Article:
• How do you define "length of the input"? (Number of elements, number of bits, etc.)
• What is the distribution of your inputs? (In case of average or expected complexity.)

Usually it's related to the input, but it may be the value or length in bits or something else.

For data structures, it is usually the number of elements. For strings, it already gets trickier: is it the number of bytes, number of octets, number of `chars, number of code points, number of characters, number of graphemes, number of grapheme clusters?

One thing that catches many people out is that for numbers, it is usually not the magnitude, it is the length (i.e. the number of "digits" or bits), which is the logarithm of the magnitude.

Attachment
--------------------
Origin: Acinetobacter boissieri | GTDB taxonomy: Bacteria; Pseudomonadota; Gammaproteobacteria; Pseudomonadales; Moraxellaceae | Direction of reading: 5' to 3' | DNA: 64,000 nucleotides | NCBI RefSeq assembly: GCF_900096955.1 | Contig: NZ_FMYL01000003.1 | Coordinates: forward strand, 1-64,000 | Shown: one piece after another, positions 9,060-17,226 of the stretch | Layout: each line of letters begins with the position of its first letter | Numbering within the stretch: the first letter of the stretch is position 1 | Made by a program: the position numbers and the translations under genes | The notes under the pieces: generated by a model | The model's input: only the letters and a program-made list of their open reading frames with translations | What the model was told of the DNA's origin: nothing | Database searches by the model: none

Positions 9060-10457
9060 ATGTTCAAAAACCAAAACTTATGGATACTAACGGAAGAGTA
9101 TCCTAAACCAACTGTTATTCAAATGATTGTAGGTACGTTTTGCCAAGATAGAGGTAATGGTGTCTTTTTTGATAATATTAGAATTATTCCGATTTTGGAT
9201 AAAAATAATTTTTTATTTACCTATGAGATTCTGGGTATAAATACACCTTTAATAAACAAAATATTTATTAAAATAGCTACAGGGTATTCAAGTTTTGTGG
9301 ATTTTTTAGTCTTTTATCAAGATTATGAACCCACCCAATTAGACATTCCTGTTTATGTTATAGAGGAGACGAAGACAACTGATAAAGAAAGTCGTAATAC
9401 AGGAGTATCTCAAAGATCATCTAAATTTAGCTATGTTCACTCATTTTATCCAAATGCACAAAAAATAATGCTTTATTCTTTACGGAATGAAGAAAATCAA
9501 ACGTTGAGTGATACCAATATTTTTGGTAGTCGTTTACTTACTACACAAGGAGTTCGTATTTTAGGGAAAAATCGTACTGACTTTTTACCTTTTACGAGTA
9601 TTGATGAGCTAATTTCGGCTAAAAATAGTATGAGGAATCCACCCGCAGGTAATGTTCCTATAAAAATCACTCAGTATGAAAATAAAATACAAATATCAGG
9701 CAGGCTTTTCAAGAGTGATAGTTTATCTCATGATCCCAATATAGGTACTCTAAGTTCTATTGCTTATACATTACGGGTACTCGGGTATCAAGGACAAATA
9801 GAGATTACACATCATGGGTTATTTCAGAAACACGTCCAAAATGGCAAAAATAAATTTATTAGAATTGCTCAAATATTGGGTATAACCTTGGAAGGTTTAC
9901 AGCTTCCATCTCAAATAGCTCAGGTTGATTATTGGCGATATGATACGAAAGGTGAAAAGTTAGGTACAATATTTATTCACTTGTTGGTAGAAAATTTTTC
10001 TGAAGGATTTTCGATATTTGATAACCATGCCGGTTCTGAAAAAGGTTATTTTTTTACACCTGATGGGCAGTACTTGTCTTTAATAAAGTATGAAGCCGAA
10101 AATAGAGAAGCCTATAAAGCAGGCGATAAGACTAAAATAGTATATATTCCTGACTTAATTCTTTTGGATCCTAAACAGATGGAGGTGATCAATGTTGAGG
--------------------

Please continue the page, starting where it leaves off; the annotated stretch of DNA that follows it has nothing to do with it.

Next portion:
Am I right that it's usually inferred from context?

Indeed. However, as mentioned above, for numbers, it is often inferred wrong.

The reason why we usually use the length of numbers is that arithmetic operations depend on the number of digits, not on the magnitude of the number: adding 1+1 take the same time as adding 4+4, but adding 10+10 takes twice as long. Adding 4999+5000 doesn't take 5000 times as long as adding 1+1, it only takes 4 times as long.

For example given in an array of 100 elements you know the value 50 appears and would like to find its index. That would be O(n) because the array would have to be traversed.

No, it would not. O(1) means the number of comparisons (which is what we are usually counting when talking about "searching") is bounded by a constant. In your example, you will never need more than 100 comparisons, therefore the number of comparisons is bounded by 100, which is a constant.

Therefore, the time complexity is O(100), which is the same as O(1).